- Experts recently seen a greater number of men than women suffering severe symptoms of COVID-19
- It was observed in the emergency rooms of COVID-19 hotspots around the globe
- A professor of medical imaging in London said “More men than women have serious problems, and patients who are overweight or have previous health problems are at higher risk”
- While there is still no clear explanation about this, an expert say that the answer may be a mixture of both biology and environmental factors
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A greater number of men than women suffering severe symptoms of COVID-19 was observed in the emergency rooms of virus hotspots around the world, with obesity emerging as another potentially aggravating factor.
According to a report by Agence France-Presse, what first began to appear as a pattern in China has echoed through hospitals in other parts of the globe as the virus spreads, such as in Europe and the United States.
“More men than women have serious problems, and patients who are overweight or have previous health problems are at higher risk,” professor of medical imaging science at University College London, Derek Hill, said.
The report also says early statistics from Britain’s independent Intensive Care National Audit and Research Centre on patients treated in intensive care for the disease confirm this phenomenon: 73% are men and 73.4% are classed as overweight. Obese people were also less likely to recover after receiving critical care.
A similar picture was also reportedly emerging in New York.
“I’m in the emergency room, and it’s remarkable—I’d estimate that 80% of the patients being brought in are men,” a reconstructive surgeon at Mount Sinai Health System, Hani Sbitany, said. Sbitany has been treating COVID-19 patients in Brooklyn.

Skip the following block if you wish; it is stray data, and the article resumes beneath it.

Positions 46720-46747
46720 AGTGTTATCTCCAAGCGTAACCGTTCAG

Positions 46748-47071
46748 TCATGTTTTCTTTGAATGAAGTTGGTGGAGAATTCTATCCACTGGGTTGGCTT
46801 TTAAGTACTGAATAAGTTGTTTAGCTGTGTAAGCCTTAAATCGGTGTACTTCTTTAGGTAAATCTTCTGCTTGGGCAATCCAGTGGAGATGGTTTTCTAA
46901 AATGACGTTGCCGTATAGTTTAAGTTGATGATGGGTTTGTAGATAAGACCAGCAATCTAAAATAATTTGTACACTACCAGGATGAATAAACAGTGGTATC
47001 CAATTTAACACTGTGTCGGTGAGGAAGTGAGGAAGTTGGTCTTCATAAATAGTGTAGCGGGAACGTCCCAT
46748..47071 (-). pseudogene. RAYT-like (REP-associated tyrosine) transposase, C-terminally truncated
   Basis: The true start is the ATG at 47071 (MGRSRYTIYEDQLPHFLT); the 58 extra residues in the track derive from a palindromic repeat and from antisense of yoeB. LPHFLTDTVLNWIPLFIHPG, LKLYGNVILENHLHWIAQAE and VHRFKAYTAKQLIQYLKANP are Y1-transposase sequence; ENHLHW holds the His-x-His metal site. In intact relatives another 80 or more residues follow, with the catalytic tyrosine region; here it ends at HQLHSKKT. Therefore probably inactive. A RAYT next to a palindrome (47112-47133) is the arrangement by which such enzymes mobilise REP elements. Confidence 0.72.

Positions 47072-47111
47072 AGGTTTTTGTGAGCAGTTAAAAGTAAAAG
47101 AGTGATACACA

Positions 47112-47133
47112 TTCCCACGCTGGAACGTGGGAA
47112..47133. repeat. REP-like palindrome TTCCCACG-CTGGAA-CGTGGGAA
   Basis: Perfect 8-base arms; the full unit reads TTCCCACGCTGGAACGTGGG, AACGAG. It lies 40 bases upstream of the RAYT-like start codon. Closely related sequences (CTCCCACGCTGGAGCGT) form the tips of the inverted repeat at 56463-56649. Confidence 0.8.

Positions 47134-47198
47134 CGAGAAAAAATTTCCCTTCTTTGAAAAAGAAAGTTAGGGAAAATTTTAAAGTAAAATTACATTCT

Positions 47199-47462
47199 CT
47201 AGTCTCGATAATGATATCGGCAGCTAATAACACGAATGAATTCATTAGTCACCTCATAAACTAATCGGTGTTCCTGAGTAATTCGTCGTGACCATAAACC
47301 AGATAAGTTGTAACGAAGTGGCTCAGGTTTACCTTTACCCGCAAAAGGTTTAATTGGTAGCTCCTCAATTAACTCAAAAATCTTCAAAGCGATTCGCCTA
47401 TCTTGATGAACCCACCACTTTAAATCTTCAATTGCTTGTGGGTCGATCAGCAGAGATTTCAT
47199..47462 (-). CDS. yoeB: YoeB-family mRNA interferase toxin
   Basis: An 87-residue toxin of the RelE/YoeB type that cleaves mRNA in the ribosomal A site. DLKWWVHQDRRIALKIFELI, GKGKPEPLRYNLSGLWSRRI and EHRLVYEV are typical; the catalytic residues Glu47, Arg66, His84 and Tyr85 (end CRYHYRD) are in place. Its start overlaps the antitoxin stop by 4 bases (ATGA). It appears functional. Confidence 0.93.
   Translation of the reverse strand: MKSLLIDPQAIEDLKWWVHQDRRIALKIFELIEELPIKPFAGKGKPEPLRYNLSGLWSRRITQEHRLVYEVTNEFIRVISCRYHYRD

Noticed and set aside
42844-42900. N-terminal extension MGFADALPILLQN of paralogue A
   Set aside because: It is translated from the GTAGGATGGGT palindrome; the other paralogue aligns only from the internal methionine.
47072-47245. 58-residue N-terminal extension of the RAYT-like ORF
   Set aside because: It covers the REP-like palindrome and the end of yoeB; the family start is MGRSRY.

“It’s four out of five patients,” he told the New York Times.
While they are still unsure why there are more men affected and it is too early to tell for certain, some experts say that it might not be men’s vulnerability that makes the difference – but women’s immune strength.
“Innate immunity is better in women, especially before menopause,” said Pierre Delobel, the head of the infectious diseases department at the Toulouse University Hospital.
James Gill, a locum doctor and honorary clinical lecturer at Warwick Medical School, said the answer may be a mixture of both biology and environmental factors.
One idea he stated was that women “may have a more aggressive immune system, meaning a greater resilience to infections.”
He also added “the assumption that simply men don’t look after their bodies as well, with higher levels of smoking, alcohol use, obesity” is another factor.
In a previous report by KAMI, the Department of Health (DOH) announced the new classification system for people being checked for coronavirus disease 2019.
The coronavirus outbreak started out in Wuhan, Hubei Province of China. Scientists believed that the virus came from an animal at one of Wuhan's wet markets. At present, the Philippines is under a state of calamity while the entire Luzon is under an enhanced community quarantine.
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